Dias: When it was scripted, they talked about the bathroom and steam coming out of the bathroom taps. Paul and I were looking at all this research in the rural South, and it did not involve indoor plumbing, so we had to go to Blitz and say that this is not really period-appropriate. We wanted to honor the period and the situation that people were living in as we didn’t want to make the movie version of it. At the same time, we are doing a movie with a lot of fantasy sequences, but for the parts that are real in the film, we wanted them to feel really real. So it turned out to be a bathtub in the room which consequently is the only bathtub in the whole house. We approached it like it was a shrine to Shrug.
Speaking of Shug’s red dress, what went into creating the Juke Joint set as she makes her entrance via boat?
Austerberry: Something important to me was this feeling that Shug is bringing in music, plugging the music into that building. The exterior is a practical location. We found this barge and created this amazing entrance, and cinematographer Dan Laustsen created this blue lighting behind her as she comes through the doors. When we went indoors, it’s a set build that’s only a little bit bigger than the exterior. When you’re doing a musical, you think of stylized numbers, but this movie had to be grounded in reality. It meant small, more realistic spaces to make the dances vibrant. Then Larry got some amazing decorations. It was a really fun set.
Did you have a guiding light for decorating the Juke Joint?
Dias: What I wanted to achieve was believability. I wanted it to feel like Harpo [portrayed by Corey Hawkins, owner of the Juke Joint and the son to Mister] did not have a surplus of money, and this was a dream he had. I wanted to fill it with things he could truly acquire, all completely mismatched, where a lot of fits could have been handmade or scavenged. None of it had any sort of nobility to it. Almost found objects. So that’s how I went about it, looking for mismatched things to place in there but doing it in a way that was stylized and had an ethereal quality to it.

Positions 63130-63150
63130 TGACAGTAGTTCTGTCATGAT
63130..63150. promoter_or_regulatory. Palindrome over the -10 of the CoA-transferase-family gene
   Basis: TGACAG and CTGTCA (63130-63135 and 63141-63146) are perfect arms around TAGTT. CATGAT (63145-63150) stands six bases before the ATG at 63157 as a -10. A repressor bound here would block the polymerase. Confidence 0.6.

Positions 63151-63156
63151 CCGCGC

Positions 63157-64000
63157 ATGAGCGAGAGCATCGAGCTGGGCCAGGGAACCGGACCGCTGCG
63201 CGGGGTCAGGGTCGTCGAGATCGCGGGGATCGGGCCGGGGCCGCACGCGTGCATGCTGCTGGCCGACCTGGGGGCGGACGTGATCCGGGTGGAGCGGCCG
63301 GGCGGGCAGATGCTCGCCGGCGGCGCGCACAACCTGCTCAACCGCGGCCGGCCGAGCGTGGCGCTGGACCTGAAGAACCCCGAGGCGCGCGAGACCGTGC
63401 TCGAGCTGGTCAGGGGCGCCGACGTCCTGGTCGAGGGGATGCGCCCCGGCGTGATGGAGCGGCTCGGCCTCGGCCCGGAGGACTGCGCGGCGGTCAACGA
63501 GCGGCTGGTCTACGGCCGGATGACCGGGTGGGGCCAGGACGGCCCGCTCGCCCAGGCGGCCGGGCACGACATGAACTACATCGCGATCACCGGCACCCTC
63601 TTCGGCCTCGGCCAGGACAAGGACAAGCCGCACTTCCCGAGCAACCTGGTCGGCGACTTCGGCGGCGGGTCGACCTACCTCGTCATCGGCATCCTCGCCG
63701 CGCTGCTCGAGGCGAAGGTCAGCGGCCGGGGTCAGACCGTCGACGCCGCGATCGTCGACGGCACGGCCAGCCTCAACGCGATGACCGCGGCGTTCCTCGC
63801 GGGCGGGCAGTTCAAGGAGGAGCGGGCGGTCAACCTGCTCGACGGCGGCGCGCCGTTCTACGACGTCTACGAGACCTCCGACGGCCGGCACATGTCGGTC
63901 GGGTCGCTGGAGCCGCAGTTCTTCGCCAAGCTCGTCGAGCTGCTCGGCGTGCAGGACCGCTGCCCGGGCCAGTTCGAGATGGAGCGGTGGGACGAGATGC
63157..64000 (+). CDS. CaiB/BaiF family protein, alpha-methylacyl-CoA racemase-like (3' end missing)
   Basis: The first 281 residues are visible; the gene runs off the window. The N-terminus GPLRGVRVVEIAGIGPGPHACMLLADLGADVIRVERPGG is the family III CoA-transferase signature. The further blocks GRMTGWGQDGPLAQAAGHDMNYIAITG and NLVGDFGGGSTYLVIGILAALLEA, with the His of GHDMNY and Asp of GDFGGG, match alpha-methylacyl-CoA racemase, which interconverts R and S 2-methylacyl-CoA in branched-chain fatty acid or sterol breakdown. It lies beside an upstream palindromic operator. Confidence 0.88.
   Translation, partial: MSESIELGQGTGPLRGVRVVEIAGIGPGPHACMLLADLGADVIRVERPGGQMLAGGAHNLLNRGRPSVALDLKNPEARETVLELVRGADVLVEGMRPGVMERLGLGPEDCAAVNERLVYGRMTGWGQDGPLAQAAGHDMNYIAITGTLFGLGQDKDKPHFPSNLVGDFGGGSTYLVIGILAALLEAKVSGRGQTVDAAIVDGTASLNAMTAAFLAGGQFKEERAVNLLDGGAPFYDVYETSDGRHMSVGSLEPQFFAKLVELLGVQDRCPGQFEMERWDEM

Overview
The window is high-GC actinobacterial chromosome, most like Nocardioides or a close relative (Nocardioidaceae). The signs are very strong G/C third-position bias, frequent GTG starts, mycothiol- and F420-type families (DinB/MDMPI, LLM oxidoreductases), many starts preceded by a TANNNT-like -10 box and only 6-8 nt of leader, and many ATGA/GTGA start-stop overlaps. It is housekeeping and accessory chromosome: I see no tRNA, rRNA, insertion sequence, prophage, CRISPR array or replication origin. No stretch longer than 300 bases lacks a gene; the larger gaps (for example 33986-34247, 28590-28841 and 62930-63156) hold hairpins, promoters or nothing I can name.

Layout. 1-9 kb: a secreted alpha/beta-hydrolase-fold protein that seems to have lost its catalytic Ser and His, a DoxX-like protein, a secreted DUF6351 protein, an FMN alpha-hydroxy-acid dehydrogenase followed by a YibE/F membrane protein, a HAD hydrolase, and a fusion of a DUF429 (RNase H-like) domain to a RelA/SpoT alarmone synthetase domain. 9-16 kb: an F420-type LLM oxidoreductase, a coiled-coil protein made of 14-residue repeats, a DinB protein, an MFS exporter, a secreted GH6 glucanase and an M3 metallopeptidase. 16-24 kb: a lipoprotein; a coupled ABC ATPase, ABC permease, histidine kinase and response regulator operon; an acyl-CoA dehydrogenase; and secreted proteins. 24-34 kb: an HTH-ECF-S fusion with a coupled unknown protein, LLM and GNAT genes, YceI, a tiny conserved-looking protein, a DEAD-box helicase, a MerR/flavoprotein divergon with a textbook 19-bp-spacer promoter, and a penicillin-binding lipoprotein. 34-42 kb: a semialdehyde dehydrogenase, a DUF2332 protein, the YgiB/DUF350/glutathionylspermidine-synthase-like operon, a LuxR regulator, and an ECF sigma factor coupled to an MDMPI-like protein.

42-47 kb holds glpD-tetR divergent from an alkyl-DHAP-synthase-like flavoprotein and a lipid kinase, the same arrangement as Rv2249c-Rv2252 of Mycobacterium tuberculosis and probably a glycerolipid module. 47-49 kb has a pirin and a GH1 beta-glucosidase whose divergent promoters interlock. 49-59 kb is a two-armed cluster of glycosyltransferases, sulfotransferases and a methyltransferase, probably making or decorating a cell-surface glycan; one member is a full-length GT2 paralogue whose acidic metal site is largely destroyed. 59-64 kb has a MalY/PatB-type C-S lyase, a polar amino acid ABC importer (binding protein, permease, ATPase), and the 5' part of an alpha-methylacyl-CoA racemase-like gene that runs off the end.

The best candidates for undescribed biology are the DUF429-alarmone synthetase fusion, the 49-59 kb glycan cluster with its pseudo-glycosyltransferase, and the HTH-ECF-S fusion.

Since we can see outside of the Juke Joint, how did you match the interior set with the location?
Austerberry: The blue lighting and the swamp as a backdrop created a proscenium line with the stage, so we did it practically with force perspective using smaller lights to match the exterior shots.
Dias: Paul was brilliant in creating a shortened set and we lit in the same way as the exterior location using barn lanterns. We found them in different sizes, all the way to the tiny wee ones. So we could place them out and trick your eye so it felt like the same space. Then we put this plastic down on the set floor that had this reflective quality to it. It made these ripples of water on the floor, which was a happy accident.
Celie reunites with Nettie (Ciara) under a gorgeous tree sequence. How did you find the location?
Austerberry: We were scouting south of Savanna, and I was looking for an amazing tree, and we found a grove of trees the Prime series The Underground Railroad was using and they had it surrounded with three shacks underneath it. We convinced the owner to allow us to bring in movers to move them to another part of the property, and then we restored the tree to its glorified beauty.
We actually see it earlier on during the pat-a-cake scene with Celie and Nettie, right?
Austerberry: Yes, we looked at it like a family tree. It’s a place Celie remembers from her childhood, and she comes back to it.
Was the circle of tables around the tree the idea from the start?
Austerberry: The script was written as an Easter dinner in a field of lilies, which may have been a reference to the original film. It felt completely appropriate to do it in a big circle because the circle is symbolic as well. The circle of life, the journey of life.
Part of the set decoration in the scene is the quilts Celie makes. What went into designing them?
Dias: One thing that is part of African culture is quilting. It was done out of necessity and made from children’s clothing. Women would take scraps of fabric and make quilts out of it as a functional piece for a domestic environment. We found a group of women from that time period, the Gee’s Bend, who made quilts in a freehand way with an imbalance of colors and weight to them. I wanted the quilts in the scene to be one piece of art.
It’s also nice there are several quilts instead of one giant one Celie could have made. Was that always the intention?
Dias: Blitz wanted to span the gap between fantasy and reality and have a series of quilts instead of one. We went out and handpicked what I felt had proper uniqueness that didn’t feel made by a church group or had an ordinary approach. I wanted the quilts to have an organic quality to them. Then, with the white palette at the beginning of the film and at the end, it fits perfectly well because white has a purity to it, and both Celie and her sister Nettie are pure of heart.
The Color Purple is in theaters now.
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Featured image: TARAJI P. HENSON as Shug Avery in Warner Bros. Pictures’ bold new take on a classic, “THE COLOR PURPLE,” a Warner Bros. Pictures release. Photo by Lynsey Weatherspoon